Citizens for Decent Literature and Covert Catholic Activism in Cold War America
Charles Keating, an ambitious young Cincinnati lawyer, founded Citizens for Decent Literature (CDL) in 1955. Though the social origins of CDL were rooted in Cincinnati’s conservative Catholic politics, Keating was able to recast antipornography politics for a national audience. CDL despised the influx of pornography washing over American society in the 1960s. This emphatic proclamation bespoke a comfort with modernity jarringly at odds with midcentury public perceptions of antismut activists—a very productive modernism that CDL harnessed to great effect over the course of the late 1950s and 1960s. Even as CDL pioneered new discursive formations, which often emanated directly out of obsolete earlier movements, it adopted the tropes and trappings of evolving social mores to reposition activism against obscenity and pornography not as retrograde but rather as an integral part of red-blooded, decent American citizenship. While the group faded from view during the 1970s, CDL set an important precedent for conservative groups in forwarding a sexually conservative, religiously motivated politics through modern, secular language. It also provided a model for future religious efforts at mainstreaming activism, such as the antiabortion movement, over a decade before abortion became a fulcrum for the hybrid movement known as the religious (or Christian) right.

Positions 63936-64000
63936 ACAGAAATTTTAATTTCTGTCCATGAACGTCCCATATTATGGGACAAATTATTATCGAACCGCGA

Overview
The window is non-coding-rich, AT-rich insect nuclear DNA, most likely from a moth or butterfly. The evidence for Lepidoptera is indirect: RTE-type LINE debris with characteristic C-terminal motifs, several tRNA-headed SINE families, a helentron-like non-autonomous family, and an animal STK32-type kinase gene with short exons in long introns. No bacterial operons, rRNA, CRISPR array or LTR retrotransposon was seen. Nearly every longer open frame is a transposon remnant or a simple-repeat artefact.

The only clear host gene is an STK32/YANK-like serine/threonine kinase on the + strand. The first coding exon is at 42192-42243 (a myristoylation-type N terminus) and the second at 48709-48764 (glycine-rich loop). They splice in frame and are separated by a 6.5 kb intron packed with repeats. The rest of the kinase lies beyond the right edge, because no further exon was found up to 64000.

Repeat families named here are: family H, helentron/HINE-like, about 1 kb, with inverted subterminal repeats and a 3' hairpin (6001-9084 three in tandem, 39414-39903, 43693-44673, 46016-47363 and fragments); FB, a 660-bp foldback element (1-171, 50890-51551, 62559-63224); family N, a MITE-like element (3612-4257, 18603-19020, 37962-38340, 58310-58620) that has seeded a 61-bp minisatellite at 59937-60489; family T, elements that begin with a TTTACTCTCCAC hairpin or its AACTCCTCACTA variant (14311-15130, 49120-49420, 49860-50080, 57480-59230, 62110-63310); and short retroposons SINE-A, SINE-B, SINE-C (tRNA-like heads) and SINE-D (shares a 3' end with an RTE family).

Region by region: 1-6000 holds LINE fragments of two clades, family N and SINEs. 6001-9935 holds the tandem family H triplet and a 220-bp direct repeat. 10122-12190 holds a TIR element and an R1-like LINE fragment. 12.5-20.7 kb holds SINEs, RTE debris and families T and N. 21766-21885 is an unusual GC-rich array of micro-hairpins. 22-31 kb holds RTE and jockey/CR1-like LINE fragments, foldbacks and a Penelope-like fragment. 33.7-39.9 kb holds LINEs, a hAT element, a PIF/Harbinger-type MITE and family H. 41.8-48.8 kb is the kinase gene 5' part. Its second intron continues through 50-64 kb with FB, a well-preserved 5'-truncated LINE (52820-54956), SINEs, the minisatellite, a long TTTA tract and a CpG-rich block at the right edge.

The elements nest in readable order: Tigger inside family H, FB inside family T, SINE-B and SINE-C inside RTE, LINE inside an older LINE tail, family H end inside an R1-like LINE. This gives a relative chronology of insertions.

Keywords: Anthony Comstock, Legion of Decency, National Organization for Decent Literature, Judeo-Christian heritage, tri-faith America, Charles Keating, Citizens for Decent Literature, pornography, obscenity, circus clowns
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